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Uri wrote:
> Could anyone please give one ignorant of Rosh Hashana, a private reply as
> to the significance and description of the meaning for the day?
> And, is it related to 'The Feast of Trumpets'?

	Rosh Hashana is very ancient.  Although called the "Jewish New Year' it's
beginning had nothing to do with the calendar.  It does not fall on the first day
of the first Hebrew month (Nisan) but on the 1st day of the 7th month (Tishri).
It was not called Rosh Hashana (Head of the Year) until Mishnaic times.  It was
known as Yom ha-Din (Day of Judgement).  The oldest name for the observance in the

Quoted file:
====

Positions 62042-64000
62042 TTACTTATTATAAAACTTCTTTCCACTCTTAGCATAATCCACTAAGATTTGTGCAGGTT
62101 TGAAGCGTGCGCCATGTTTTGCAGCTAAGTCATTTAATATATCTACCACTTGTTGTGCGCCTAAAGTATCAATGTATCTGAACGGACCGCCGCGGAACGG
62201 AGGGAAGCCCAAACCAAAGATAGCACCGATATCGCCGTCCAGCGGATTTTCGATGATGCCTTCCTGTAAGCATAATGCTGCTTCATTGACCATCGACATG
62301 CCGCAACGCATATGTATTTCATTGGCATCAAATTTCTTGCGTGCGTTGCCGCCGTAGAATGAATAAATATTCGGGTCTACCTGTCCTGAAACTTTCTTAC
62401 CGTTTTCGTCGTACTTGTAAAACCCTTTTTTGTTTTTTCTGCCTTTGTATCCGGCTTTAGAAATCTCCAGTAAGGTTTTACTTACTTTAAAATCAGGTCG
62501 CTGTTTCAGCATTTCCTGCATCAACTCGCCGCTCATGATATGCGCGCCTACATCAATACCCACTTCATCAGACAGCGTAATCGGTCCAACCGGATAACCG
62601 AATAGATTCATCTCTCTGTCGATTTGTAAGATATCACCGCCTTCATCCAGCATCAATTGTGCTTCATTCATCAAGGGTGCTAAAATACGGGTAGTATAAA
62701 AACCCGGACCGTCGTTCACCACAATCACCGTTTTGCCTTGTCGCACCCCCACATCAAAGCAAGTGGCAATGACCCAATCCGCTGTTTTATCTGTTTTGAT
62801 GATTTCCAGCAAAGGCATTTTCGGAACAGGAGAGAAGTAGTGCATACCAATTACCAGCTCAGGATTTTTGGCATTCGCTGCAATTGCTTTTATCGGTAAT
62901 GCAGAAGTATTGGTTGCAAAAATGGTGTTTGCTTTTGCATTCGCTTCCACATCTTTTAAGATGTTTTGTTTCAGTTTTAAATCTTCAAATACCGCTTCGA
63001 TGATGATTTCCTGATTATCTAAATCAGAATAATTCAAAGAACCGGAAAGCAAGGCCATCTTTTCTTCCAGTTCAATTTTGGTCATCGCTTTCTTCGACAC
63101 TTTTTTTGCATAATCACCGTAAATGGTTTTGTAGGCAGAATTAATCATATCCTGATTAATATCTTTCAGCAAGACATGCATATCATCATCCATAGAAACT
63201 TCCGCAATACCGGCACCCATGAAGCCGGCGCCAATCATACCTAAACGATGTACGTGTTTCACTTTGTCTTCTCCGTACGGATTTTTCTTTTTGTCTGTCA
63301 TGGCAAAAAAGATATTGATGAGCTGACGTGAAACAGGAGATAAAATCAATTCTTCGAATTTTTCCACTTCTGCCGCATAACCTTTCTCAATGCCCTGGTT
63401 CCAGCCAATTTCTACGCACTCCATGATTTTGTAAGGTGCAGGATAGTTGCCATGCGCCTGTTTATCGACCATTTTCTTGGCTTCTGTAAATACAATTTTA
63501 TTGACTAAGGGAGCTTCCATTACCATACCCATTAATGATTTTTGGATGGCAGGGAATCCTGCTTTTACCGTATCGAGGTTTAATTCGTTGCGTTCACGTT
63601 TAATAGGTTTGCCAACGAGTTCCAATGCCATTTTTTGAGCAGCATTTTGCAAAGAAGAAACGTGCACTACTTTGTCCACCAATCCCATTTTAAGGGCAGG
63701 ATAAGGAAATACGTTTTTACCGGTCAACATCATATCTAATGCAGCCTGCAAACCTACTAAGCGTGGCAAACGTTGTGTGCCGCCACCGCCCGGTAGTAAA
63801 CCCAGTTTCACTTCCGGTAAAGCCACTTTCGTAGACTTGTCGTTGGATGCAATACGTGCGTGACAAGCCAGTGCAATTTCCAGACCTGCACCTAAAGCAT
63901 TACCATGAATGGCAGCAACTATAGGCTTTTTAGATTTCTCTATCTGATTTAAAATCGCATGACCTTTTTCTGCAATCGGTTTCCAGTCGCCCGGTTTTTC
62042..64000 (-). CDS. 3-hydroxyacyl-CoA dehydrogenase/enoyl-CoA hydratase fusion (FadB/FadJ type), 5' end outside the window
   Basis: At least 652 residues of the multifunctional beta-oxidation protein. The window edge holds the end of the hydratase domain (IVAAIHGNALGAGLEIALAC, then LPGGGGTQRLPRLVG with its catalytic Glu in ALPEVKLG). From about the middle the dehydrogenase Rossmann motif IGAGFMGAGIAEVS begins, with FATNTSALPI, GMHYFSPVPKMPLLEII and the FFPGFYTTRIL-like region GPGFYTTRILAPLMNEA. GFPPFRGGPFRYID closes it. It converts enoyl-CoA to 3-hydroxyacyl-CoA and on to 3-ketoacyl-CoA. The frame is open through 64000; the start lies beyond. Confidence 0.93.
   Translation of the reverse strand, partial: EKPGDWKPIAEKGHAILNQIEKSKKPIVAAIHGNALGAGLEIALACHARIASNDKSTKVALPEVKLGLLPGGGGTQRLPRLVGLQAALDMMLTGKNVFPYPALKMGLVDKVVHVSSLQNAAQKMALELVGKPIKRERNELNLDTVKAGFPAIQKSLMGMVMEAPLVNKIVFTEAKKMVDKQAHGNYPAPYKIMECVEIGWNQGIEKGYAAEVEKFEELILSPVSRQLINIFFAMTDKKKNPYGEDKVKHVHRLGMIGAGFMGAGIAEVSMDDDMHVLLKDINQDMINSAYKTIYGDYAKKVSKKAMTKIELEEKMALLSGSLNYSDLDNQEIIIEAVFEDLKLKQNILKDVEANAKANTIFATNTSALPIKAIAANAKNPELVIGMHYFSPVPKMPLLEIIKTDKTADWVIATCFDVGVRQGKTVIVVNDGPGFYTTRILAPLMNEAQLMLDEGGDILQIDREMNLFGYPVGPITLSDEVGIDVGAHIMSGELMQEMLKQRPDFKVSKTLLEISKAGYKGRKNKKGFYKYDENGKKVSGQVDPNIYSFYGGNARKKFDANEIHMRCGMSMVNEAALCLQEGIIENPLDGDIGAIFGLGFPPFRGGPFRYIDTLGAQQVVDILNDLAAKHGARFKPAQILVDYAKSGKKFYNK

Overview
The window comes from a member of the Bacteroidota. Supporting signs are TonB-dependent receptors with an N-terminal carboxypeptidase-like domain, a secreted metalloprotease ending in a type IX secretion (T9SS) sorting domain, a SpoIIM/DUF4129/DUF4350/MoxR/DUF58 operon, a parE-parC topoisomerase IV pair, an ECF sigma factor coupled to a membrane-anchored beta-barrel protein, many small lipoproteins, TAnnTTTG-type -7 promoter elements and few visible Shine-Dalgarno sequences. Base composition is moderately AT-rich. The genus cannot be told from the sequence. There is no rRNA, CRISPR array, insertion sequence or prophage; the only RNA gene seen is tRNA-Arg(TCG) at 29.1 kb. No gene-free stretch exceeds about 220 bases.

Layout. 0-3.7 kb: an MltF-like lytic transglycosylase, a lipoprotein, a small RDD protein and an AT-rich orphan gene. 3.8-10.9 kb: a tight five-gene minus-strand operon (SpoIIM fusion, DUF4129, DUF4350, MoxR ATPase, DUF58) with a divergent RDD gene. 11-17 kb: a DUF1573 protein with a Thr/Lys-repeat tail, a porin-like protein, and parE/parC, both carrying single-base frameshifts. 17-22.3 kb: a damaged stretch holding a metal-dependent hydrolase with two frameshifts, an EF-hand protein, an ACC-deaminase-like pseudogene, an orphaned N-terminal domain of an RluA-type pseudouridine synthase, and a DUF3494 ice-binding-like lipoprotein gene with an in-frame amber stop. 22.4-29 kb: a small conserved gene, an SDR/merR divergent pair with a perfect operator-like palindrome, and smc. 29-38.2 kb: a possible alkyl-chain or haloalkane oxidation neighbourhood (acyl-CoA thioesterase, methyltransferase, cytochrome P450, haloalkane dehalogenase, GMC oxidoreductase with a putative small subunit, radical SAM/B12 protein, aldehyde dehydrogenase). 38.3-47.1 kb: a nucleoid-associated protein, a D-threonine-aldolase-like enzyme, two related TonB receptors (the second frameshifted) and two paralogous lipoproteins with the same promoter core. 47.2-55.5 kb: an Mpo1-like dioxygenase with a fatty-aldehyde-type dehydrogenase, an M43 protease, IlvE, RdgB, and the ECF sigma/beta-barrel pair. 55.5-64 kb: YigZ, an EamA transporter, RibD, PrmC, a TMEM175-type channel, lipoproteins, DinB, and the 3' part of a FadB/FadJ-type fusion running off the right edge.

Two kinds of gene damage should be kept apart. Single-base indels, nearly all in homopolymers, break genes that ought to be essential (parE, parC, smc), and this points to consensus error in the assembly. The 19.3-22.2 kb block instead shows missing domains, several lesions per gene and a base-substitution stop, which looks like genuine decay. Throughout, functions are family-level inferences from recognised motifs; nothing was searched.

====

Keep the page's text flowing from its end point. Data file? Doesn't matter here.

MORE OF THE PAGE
Bible is found in Numbers 29:1, Yom Teruah (The Day of Blowing the Horn).  The blowing
of the Shofar was to call the devout to repentance before divine judgement.  The meaning
of Rosh Hashanah today is probably best described by Maimonides description of the
blowing of the shofar:

	"Sleepers awake! Reflect upon your actions! Remember your creator and turn
back to HIM in repentance!....."

	Rosh Hashana is a time of reflection of ones self. As one stands before divine 
judgement on Rosh Hashana on 1 Tishri and undergoes 10 days of penitence (Yamim Noraim),
his fate is sealed by judgement on Yom Kippur, the Day of Atonement.

	I am not Jewish but the sound of the Shofar reaches some far corner of my
soul and shakes it.  The sound of Kol Nidre touches my heart and sends a tingling
chill through me.  These very ancient liturgies show the character and ethic of

Jack Kilmon